Collins's 'Ode on the Poetical Character.'

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Editor: Michelle Lee
Date: 2006
From: Poetry Criticism(Vol. 72)
Publisher: Gale
Document Type: Critical essay
Length: 10,237 words

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[(essay date March 1967) In the following essay, Wasserman examines Collins's theory of the creative imagination outlined in "Ode on the Poetical Character."]

As once, if not with light Regard, I read aright that gifted Bard, (Him whose School above the rest His Lovelist Elfin Queen has blest.) One, only One, unrival'd Fair,* Might hope the magic Girdle wear, At solemn Turney hung on high, The Wish of each love-darting Eye; Lo! to each other Nymph in turn applied,           As if, in Air unseen, some hov'ring Hand, Some chaste and Angel-Friend to Virgin-Fame,           With whisper'd Spell had burst the starting Band, It left unblest her loath'd dishonour'd Side;           Happier hopeless Fair, if never           Her baffled Hand with vain Endeavour Had touch'd that fatal Zone to her denied! Young Fancy thus, to me Divinest Name,           To whom, prepar'd and bath'd in Heav'n,           The Cest of amplest Pow'r is giv'n:           To few the God-like Gift assigns,           To gird their blest prophetic Loins, And gaze her Visions wild, and feel unmix'd her Flame! *Florimel. See Spenser Leg. 4th.

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Because of its apparent theme Collins' "Ode on the Poetical Character" has been granted a somewhat special place among eighteenth-century theories of the poetic process. What is notable about the Ode, so the argument customarily runs, is that, instead of perpetuating the doctrine that art imitates nature and requires regulation by judgment, it defines the act of fancy as like God's act of creation.1 Although the idea that poetry is a divine gift had never wholly vanished, however much it had sunk into an empty commonplace, Collins' poem, by espousing it with complete sincerity, momentarily revived the belief in the poet as an inspired God-like maker, anticipated Smart's and Blake's faith in the bardic prophet, and offered its special contribution to the growing eighteenth-century cult of the creative (rather than imitative) imagination, differing from similar contemporary theories, such as Joseph Warton's, in proposing that what the poet creates is truth, not fiction, and is a finite counterpart of God's creation.2 According to this loose interpretation, which does not seek out the relation in the Ode between the poet's prophetic and creative power and which derives almost exclusively from the second stanza, the entire poem is, in the words of the late A. S. P. Woodhouse, "an allegory whose subject is the creative imagination and the poet's passionate desire for its power."3 Similar efforts to interpret the Ode by drawing out of it some imprecise but rather exceptional definition of the poetic act have marked its critical history. Mrs. Barbauld's analysis, characteristically centering on the middle stanza, suggests how the theme of the poem has been wrestled with and how difficult it was for those in the neoclassic tradition to relinquish the assumption that, whatever else art is, it is also a didactic imitation of nature:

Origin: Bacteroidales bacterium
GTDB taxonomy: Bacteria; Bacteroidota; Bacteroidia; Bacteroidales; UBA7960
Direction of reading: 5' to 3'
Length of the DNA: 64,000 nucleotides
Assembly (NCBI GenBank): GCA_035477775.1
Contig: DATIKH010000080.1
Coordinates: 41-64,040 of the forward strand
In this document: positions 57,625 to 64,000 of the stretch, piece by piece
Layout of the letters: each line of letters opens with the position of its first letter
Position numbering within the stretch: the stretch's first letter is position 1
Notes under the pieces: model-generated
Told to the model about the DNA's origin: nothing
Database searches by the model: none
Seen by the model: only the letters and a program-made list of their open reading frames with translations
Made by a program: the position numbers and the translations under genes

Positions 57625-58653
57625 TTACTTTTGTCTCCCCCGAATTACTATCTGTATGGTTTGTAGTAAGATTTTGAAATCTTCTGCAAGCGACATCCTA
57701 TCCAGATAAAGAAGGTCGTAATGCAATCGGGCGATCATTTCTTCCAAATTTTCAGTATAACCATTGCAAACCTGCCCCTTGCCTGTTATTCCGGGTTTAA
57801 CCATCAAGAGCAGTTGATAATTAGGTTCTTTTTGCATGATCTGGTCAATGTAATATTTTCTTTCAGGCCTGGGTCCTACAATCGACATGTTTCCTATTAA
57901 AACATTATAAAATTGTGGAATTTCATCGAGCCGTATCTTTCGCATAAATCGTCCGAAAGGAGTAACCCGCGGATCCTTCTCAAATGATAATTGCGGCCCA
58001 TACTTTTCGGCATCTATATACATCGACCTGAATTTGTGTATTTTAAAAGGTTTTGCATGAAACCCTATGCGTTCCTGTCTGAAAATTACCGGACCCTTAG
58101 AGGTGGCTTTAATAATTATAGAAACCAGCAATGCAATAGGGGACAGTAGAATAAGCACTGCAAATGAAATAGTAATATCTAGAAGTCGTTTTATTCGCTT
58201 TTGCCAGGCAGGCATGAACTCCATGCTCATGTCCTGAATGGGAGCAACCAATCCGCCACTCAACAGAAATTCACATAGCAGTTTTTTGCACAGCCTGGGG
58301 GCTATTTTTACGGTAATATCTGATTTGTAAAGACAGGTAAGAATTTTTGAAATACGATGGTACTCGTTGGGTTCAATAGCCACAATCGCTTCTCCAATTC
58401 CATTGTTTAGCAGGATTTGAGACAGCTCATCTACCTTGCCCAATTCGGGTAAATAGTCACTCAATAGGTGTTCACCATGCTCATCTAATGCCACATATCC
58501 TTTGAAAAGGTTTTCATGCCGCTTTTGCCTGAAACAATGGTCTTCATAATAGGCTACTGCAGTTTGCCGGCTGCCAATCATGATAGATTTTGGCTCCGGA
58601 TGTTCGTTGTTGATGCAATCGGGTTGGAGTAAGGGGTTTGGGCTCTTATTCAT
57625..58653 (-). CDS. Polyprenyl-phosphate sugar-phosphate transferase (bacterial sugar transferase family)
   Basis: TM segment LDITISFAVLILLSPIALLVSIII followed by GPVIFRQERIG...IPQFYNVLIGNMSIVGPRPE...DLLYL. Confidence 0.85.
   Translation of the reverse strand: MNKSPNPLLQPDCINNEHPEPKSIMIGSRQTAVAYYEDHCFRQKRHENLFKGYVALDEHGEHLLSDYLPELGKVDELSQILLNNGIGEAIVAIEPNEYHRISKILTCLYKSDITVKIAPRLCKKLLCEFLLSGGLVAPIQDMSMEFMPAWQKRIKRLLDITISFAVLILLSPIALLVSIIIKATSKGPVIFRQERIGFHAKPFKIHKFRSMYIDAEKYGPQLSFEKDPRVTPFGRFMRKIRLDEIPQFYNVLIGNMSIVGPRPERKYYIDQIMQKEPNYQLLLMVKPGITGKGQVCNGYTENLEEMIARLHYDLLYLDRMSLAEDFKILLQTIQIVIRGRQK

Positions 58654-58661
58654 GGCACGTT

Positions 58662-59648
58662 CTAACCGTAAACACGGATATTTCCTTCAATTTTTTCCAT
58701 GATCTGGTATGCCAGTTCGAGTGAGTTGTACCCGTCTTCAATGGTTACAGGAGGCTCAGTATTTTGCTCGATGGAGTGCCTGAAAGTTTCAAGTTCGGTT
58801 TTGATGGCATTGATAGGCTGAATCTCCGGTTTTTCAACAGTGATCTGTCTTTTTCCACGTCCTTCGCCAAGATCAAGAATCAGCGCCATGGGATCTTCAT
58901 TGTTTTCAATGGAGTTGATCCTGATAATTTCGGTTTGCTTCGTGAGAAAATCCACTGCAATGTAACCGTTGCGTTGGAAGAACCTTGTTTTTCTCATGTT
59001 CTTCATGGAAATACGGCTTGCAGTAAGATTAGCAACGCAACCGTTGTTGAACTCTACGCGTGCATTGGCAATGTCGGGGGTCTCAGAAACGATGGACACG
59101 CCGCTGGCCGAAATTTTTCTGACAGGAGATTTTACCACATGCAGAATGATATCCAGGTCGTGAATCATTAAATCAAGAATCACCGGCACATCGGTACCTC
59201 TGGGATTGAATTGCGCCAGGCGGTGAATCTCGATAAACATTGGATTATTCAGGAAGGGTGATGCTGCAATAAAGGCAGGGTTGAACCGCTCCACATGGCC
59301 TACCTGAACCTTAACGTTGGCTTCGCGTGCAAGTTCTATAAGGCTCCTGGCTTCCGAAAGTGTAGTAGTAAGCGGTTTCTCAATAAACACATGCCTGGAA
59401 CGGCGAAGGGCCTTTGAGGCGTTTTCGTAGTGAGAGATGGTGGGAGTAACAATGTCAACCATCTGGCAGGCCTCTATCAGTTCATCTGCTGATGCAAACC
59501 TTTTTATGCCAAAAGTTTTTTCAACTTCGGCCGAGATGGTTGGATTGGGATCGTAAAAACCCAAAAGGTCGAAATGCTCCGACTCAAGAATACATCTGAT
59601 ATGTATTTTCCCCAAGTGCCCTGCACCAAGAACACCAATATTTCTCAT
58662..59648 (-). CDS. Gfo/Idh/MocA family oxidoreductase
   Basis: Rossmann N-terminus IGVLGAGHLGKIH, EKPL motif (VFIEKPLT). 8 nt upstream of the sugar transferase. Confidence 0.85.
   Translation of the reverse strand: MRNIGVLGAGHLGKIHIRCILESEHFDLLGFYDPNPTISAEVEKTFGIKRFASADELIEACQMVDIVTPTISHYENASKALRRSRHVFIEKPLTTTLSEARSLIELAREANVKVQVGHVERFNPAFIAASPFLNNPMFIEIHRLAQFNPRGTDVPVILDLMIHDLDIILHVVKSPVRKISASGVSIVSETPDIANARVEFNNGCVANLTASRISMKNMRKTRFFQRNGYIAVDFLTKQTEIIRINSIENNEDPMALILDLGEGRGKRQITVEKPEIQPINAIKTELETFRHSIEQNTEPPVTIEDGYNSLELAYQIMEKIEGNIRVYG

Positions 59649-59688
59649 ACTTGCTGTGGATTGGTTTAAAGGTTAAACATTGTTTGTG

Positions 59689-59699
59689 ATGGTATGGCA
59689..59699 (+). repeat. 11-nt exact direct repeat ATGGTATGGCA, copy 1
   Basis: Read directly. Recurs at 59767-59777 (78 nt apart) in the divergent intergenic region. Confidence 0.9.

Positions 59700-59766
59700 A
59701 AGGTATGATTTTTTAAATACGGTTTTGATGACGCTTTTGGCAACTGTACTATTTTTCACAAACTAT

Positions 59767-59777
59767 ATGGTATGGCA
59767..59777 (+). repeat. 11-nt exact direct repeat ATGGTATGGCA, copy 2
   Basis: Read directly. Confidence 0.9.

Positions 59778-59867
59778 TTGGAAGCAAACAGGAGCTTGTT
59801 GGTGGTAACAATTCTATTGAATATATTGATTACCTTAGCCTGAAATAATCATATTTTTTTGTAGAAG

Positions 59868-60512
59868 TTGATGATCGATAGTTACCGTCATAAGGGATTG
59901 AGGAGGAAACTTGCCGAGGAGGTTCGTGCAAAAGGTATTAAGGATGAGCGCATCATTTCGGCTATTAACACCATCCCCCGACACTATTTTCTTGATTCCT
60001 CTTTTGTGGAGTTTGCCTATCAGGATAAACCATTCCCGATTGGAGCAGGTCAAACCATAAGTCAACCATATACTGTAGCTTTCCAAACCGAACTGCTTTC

Probably the obscure idea that floated in the mind of the Author was this, that true Poetry being a representation of Nature, must have...

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Gale Document Number: GALE|H1420073040